Road Deaths Fall But Worrying Trends Remain
by Becky Harrison |
posted 02 July 2021
Recent figures have revealed a drop in annual road deaths for the first time in eight years. In 2020, there were 1,472 reported road deaths, compared to 1,748 in 2019. This is drop of 16% which, while positive, sits against the background of the global pandemic and four months of a national lockdown (April to June and November) which reduced traffic levels by 25%. It means that on average four people are still dying on UK roads every day, compared to five people a day in 2019.
A quick overview of the stats revealed:
an estimated 1,472 reported road deaths in 2020 which includes a total of 4 months of national lockdown (April to June and November) – a 16% fall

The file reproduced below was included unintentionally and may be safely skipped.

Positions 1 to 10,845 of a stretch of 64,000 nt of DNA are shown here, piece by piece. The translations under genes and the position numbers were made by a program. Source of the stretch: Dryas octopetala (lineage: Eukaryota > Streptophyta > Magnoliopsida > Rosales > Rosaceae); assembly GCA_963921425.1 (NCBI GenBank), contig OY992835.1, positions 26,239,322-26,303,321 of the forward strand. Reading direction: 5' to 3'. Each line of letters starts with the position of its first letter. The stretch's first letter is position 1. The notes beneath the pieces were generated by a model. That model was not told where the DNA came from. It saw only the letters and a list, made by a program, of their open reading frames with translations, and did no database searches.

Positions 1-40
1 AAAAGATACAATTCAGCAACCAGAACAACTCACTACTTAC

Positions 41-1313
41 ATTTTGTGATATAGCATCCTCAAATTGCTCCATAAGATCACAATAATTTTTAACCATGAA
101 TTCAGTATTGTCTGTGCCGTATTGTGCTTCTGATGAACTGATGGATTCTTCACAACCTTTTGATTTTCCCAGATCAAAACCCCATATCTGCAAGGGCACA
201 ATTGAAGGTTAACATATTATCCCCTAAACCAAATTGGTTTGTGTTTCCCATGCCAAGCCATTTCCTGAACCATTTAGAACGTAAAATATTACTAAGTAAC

an estimated 23,486 killed or seriously injured (KSI) casualties in 2020, a decrease of 22% compared to the same period in 2019
the reduction in road traffic followed a similar trend in the same period and decreased by 21%
pedal cyclist casualty rates saw the greatest percentage decrease (34%) compared to all other road user types (because many more people cycled).
actual numbers of cyclists killed went up by 40 and by 40 % (100 were killed in 2019 and 140 in 2020)
children (aged 0 to 16 years) and older people (60 years and older) had the greatest percentage decrease of 84% and 74% respectively, compared to 3-year average for 2017 to 2019.
A similar pattern was observed during the second national lockdown where child casualties and older casualties decreased by 37% and 41% respectively, over the same period.
The rise in cycling injuries is worrying and shows the government must do more to protect them by building higher quality segregated cycling facilities. White paint and temporary bollards are clearly not enough to protect cyclists from motorised traffic.